You can go to the B&H website and look for "ENG wireless systems" and select your price range.
It would be prudent to avoid systems that sell for <$500 as being fiddly and unreliable.
And there are certain brands that don't enjoy a terribly good reputation.

But the name brands like Audio-Technica, Shure, Sony, and Sennheiser are typically good value/$$$

You can use an XLR output cable with any receiver.
And any transmitter should be usable with either lav or hand or shotgun, etc. mic inputs.

B&H is one of the sponsors of this forum and a reliable vendor, IME.

You might find this valuable to read...
The $500 Wireless Question, or, "What cheap system should I get?"
Along with the FAQ list in the stickies at the top of the forum index page.
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Old February 15th, 2016, 03:05 PM   #5
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Re: Wireless units recommendation

I've been satisfied with the AT1800 series. They do offer a dual channel receiver (works with two transmitters) as well as the standard single channel type. It officers both body pack and plug-on transmitters. I've found that their plug-on transmitters work well with hand-held mic, including some (but not all) that may require phantom power such as the AT's AE5100 and AT2035 and mics like the SM58 and AT825.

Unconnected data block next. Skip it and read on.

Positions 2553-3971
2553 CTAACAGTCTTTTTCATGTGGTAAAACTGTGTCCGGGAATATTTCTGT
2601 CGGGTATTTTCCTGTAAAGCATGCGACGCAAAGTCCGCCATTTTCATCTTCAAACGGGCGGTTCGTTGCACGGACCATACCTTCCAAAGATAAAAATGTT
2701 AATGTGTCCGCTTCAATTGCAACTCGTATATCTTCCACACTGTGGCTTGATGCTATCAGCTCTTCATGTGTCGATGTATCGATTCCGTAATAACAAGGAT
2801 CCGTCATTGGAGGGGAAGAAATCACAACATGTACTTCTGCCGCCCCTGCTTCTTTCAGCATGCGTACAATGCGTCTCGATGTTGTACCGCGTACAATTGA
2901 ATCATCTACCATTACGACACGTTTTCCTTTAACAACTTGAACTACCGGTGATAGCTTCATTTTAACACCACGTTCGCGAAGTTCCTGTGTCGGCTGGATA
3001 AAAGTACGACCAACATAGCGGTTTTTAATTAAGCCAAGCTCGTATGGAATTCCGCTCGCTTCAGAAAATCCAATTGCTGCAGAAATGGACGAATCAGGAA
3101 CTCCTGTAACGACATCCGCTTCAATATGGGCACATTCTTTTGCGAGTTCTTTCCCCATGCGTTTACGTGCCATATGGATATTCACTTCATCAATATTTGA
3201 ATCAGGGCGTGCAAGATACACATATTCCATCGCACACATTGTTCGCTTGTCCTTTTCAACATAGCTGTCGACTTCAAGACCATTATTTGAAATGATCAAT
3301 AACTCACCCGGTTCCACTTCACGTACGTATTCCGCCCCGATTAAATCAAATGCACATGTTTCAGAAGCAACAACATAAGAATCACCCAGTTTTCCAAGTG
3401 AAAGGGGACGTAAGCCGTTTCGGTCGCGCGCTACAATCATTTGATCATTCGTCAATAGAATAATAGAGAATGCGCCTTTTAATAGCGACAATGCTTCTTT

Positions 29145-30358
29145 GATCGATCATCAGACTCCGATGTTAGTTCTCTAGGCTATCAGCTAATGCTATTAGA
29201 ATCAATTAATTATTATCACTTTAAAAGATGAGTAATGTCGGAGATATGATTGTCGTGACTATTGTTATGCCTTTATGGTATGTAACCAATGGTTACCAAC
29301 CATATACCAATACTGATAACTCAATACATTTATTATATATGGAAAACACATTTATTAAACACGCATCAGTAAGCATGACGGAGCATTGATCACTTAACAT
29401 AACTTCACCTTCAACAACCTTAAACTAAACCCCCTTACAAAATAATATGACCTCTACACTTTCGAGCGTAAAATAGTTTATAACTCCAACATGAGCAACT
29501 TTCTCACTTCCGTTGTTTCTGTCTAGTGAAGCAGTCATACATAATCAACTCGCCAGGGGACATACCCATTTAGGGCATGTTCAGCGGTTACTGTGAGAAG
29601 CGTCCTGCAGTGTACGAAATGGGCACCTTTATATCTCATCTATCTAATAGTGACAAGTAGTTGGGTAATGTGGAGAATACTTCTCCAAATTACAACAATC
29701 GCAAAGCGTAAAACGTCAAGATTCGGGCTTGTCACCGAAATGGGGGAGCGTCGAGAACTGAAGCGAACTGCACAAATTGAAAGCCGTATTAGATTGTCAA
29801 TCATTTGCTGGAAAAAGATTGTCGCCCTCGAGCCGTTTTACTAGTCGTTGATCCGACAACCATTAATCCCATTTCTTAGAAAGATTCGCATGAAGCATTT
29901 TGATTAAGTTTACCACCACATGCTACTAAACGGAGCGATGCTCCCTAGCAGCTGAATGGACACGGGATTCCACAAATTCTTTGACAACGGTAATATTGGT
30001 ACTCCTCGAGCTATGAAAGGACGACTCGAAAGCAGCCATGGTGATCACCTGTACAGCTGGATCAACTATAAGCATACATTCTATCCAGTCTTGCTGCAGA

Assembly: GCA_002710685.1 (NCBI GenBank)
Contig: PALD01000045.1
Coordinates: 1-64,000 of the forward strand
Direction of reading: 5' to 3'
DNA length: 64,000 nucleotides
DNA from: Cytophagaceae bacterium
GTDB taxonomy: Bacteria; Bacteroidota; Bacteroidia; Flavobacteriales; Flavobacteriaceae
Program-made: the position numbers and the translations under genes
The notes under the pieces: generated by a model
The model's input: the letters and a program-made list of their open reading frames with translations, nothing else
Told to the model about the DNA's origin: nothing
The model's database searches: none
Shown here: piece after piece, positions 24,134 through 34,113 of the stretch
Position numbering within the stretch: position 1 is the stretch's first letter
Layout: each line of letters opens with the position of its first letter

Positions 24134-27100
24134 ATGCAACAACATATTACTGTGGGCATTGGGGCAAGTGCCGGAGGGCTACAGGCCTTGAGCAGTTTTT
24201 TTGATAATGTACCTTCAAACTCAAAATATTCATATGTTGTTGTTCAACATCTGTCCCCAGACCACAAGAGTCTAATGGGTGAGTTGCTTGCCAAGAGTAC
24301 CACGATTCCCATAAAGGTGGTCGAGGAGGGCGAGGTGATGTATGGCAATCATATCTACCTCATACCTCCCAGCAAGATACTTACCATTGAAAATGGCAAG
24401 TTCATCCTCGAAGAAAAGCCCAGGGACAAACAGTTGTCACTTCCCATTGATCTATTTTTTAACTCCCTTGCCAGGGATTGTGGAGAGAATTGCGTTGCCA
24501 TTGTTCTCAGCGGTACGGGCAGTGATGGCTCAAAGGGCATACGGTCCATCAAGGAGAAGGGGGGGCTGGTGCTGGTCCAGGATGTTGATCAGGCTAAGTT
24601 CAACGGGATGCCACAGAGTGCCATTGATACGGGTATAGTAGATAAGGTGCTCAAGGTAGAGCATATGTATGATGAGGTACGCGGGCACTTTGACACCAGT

The FCC is making a run on a chunk of the 700 mHz spectrum used for wireless systems (as they did a number of years ago on the 600 mHz spectrum), so evaluate this as you chose models.
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Old February 15th, 2016, 08:43 PM   #6